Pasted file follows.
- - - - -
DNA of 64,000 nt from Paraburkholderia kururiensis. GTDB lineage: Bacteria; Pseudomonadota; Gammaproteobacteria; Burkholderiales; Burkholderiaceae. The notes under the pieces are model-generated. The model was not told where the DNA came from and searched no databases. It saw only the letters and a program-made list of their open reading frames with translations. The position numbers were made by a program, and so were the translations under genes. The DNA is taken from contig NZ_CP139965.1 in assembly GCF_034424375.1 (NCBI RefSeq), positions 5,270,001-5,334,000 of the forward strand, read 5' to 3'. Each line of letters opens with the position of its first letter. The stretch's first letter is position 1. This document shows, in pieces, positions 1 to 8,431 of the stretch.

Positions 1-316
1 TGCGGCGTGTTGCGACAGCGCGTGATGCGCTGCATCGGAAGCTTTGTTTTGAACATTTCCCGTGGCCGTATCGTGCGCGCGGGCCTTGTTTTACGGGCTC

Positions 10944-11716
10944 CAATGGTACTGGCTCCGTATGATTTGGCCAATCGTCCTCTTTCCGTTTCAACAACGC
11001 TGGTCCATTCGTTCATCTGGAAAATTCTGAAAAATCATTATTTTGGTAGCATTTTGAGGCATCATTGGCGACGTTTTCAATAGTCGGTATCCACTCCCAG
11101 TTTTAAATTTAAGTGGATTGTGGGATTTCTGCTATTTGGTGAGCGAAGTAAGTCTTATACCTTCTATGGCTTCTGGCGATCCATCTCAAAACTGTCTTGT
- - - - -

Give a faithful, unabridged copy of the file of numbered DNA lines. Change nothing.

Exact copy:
DNA of 64,000 nt from Paraburkholderia kururiensis. GTDB lineage: Bacteria; Pseudomonadota; Gammaproteobacteria; Burkholderiales; Burkholderiaceae. The notes under the pieces are model-generated. The model was not told where the DNA came from and searched no databases. It saw only the letters and a program-made list of their open reading frames with translations. The position numbers were made by a program, and so were the translations under genes. The DNA is taken from contig NZ_CP139965.1 in assembly GCF_034424375.1 (NCBI RefSeq), positions 5,270,001-5,334,000 of the forward strand, read 5' to 3'. Each line of letters opens with the position of its first letter. The stretch's first letter is position 1. This document shows, in pieces, positions 1 to 8,431 of the stretch.

Positions 1-316
1 TGCGGCGTGTTGCGACAGCGCGTGATGCGCTGCATCGGAAGCTTTGTTTTGAACATTTCCCGTGGCCGTATCGTGCGCGCGGGCCTTGTTTTACGGGCTC

Positions 10944-11716
10944 CAATGGTACTGGCTCCGTATGATTTGGCCAATCGTCCTCTTTCCGTTTCAACAACGC
11001 TGGTCCATTCGTTCATCTGGAAAATTCTGAAAAATCATTATTTTGGTAGCATTTTGAGGCATCATTGGCGACGTTTTCAATAGTCGGTATCCACTCCCAG
11101 TTTTAAATTTAAGTGGATTGTGGGATTTCTGCTATTTGGTGAGCGAAGTAAGTCTTATACCTTCTATGGCTTCTGGCGATCCATCTCAAAACTGTCTTGT